Finally, certification and self-services to provide continual training and certification helps IBOs grow and become more effective. An IOps center with training certification applications monitors training requirements and status, as well as enabling self-certification.
Integrated centralized maintenance
There are some interesting trends occurring in the maintenance area. Centralized maintenance along with the coming of a combined field operator/maintainer role uses the latest mobile technologies. More and better information provided by digital field instruments, mesh networks, powerful databases, along with greatly improved handheld devices and video help drive this trend. The role of the field operator/maintainer or mobile worker has a major impact on IOps providing boots on the ground close to the process. Mobile technology allows the field operator/maintainer to have access to information such as process graphics, maintenance work orders, electronic work procedures, P&IDs, and instrument specification sheets. Cameras can be mounted on hardhats to provide real-time visual feedback of field activities to supplement radio communications.
Mobility and advances in wearable sensors provide a good example of these advancements as we instrument the person. The more equipment an individual has, the more effective and safer he or she is. Asset and personnel tracking combining sensors and wireless networking technology provide great value for both safety and inventory when safety concerns necessitate reduction of personnel counts in process units or on platforms.
If there is one trend that really defines the next generation of operation centers, it has to be collaboration. Fortunately, the next generation of IBOs will already have a natural orientation to collaboration through their extensive use of social media tools. IBOs will use collaboration as they work in a multi-business unit consisting of maintenance, production, and business roles collaborating internally with experts at another location or any business unit throughout the enterprise. Maintenance will also collaborate externally with vendor subject matter expert (SME) services to provide support for critical systems and applications. The role of health, safety, security, and environmental (HSSE) experts collaborating with IBOs and other departments is crucial in maintaining a safe work environment.
Collaboration rooms may not be located in the same building as the control area. They may be located in a different building using video technology to connect all relevant individuals for collaboration internally and externally. For example, collaborating with parts suppliers for an upcoming maintenance turnaround assures the parts required will be in stock and at the plant on the scheduled date.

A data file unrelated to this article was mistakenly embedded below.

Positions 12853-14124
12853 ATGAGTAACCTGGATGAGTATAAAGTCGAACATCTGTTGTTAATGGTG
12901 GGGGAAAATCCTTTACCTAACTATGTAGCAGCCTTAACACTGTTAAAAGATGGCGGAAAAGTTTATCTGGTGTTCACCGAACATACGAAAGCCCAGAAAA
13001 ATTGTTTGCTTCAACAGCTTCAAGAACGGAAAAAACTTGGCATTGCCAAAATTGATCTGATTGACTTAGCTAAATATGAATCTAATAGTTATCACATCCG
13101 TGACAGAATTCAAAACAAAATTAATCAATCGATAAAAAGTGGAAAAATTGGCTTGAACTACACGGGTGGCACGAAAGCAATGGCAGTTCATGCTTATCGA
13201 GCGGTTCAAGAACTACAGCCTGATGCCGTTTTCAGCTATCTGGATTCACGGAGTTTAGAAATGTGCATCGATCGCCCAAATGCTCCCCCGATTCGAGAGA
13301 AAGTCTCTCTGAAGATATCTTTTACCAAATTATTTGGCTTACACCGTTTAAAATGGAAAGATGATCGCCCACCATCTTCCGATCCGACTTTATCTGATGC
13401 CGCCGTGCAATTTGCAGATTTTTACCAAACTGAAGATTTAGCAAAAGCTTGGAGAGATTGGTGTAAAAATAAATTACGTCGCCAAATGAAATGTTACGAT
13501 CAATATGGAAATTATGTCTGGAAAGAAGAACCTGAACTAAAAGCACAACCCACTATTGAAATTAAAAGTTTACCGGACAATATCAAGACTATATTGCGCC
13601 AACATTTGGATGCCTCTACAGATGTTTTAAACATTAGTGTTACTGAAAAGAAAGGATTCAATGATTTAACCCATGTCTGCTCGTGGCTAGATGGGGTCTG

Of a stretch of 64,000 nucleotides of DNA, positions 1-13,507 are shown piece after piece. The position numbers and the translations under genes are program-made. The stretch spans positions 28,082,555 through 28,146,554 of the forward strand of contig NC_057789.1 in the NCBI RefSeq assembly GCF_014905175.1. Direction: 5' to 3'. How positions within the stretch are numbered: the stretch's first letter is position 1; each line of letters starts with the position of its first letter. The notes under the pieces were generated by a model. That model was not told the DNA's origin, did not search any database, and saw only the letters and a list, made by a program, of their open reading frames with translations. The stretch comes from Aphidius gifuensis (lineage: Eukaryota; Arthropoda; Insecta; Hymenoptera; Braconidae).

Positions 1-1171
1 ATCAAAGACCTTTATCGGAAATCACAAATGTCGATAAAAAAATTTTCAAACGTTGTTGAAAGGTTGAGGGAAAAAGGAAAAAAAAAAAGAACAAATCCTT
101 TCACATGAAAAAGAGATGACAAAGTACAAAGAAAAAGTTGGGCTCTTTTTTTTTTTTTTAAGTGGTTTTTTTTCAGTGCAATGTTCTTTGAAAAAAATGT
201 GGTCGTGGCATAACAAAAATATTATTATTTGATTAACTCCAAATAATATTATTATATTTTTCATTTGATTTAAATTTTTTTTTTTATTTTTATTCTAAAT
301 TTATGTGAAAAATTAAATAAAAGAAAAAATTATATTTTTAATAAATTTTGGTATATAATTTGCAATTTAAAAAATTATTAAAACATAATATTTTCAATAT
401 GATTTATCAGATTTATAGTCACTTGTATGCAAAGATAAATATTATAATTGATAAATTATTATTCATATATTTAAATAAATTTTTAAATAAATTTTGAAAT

Production planning and optimization
The next step along this continuum involves IBOs in production planning, scheduling, and optimization. Functions and tasks that will be required include process planning and production scheduling. These are higher value-added responsibilities for the new operator. An IBO may not be responsible for creating the production plan or schedule, but will collaborate with production engineers and logistics planners during the process of creating the plan and schedule. The results integrated into the IBO’s workflow and KPI targets provide the information in the right context to make the most profitable business decisions.
An IOps environment that has operations, maintenance, production, and business operations communicating directly with traders or brokers can be quite profitable. The trader or broker that sells the end product needs reliable information fast in order to sell the product at the highest margin possible. Keeping a firm grip on available-to-promise, capable-to-promise, and the most complex, profitable-to-promise inventory needs validated and timely information from operations, maintenance and production. Solutions in the business domain such as enterprise performance management, operational risk management, and even production accounting all have more accurate results when the data is integrated from all the disciplines. An IBO in the IOps center will now be concerned with monitoring business KPIs. For example, an IBO will understand that while a control loop may appear to be optimized, it may actually be adding cost to production by requiring more energy. The IBO will manage costs as well as setpoints in an IOps environment. The business attributes of the IOps center enables operators to become true integrated business operators.
With the business’s need to squeeze more profit out of its processes, it's no wonder that the operator's role is becoming much different from those who went before. In today's IOps center, operators will work differently—from integrated workflow solutions to supporting technologies such as mobility—all enabling financial responsibility. This is the new integrated business operator.
Jeff Dymond is a process systems and solutions consultant for Emerson Process Management.